Thoughts

How Hiking Makes You Mentally Tougher

There has been a point in every hike I’ve been on where I’ve thought to myself “I don’t want to do this anymore.” Let that sink in for a minute; every. Single. Hike. On this particular hike it happened here:

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This does not look like the type of place where you think to yourself that you don’t want to hike anymore. This looks like the kind of picturesque trail where you think about how amazing nature is.

But that’s my reality of hiking. I was 3.5 miles deep on a technically tricky trail still wet from rain the night before. I was 3.5 miles deep on a trail that I had read was 6 miles round trip. My 6 mile joy ride had turned into an 8 mile nightmare.

So the scene has been set. I’m tired, I’m hungry, and at this point I just really want to be done with this whole thing. So, I stopped and took a deep breath paired with the photo above. And then I kept going until I reached the summit. If nothing about the previous sentence seems odd to you then congrats! You have mental toughness.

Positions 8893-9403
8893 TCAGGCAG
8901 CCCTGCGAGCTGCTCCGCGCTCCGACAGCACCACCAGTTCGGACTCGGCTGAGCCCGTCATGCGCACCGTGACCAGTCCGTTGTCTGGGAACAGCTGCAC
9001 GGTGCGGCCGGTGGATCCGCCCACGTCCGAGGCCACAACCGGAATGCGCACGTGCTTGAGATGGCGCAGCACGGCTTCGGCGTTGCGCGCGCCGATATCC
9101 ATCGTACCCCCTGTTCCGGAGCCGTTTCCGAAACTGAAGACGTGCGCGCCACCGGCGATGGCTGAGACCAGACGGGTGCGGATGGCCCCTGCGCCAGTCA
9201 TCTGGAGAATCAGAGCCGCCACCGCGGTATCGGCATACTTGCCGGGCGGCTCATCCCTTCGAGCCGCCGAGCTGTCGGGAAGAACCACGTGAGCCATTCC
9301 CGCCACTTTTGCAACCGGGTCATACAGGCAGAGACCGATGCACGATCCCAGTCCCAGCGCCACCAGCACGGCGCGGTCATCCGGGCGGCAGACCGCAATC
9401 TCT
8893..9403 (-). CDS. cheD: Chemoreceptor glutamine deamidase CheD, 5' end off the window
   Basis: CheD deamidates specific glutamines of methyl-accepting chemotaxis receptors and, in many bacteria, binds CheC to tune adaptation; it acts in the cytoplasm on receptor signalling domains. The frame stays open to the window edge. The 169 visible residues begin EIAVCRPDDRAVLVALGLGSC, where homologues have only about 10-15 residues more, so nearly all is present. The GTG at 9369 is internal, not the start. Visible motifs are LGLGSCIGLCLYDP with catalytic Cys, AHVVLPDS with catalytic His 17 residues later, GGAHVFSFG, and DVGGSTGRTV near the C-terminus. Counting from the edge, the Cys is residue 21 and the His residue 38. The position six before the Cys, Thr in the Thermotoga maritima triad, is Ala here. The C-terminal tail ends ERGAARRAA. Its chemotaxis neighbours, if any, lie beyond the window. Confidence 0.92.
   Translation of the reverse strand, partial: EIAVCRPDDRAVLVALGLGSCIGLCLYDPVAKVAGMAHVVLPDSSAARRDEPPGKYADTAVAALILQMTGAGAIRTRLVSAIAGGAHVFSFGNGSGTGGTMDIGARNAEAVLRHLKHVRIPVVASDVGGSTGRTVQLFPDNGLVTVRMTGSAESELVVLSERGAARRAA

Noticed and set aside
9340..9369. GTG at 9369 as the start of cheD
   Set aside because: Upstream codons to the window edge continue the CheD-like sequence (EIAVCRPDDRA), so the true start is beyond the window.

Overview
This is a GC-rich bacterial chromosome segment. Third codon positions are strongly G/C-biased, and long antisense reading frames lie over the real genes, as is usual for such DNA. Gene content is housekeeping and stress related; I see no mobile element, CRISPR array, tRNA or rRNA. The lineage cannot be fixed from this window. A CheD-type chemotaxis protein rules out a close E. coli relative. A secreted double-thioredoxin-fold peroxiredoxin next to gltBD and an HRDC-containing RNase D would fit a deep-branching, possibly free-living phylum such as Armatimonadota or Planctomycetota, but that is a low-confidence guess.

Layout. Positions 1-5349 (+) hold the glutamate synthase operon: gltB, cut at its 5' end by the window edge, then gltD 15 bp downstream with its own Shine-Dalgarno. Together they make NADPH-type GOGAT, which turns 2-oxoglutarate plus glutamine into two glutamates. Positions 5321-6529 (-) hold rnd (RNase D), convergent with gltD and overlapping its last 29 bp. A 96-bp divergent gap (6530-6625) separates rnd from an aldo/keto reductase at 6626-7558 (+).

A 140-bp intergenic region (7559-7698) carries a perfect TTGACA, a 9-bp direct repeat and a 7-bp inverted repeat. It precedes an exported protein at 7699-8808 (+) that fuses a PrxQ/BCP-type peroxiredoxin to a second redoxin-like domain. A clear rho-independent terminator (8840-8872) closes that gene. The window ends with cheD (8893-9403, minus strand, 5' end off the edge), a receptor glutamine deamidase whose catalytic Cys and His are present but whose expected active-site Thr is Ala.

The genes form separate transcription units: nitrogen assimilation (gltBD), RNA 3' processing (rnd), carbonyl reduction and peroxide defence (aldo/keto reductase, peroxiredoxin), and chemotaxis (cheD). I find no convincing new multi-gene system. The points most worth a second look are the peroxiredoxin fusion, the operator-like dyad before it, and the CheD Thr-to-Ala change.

What I neglected to mention is that even though there’s been a point in which I wanted to quit on my hikes I have never actually done it, because in my mind that’s never been an option. Not once have I though “I’m over this” and then proceeded to turn around and go home. And I think that’s something you develop as a hiker, an understanding that even when things get hard you just keep pushing, because eventually you will reach the summit. And the satisfaction of pushing through is EVERYTHING.

I could have quit, it would have been so easy. I was hiking alone, it was supposed to rain later, and there was really nothing stopping me; but not once while on my hike did I actually consider quitting to be an option. Because yeah, it would have been easier, but it wouldn’t have been worth it.

As I was thinking about this I realized that this attitude of “just keep going because you are capable” has really transferred over to every part of my life: relationships, projects, work tasks, personal goals, etc. and that’s a pretty great realization.

hiking grandfather mountain summit

Question: How do you think hiking has changed the way to approach your day to day life?

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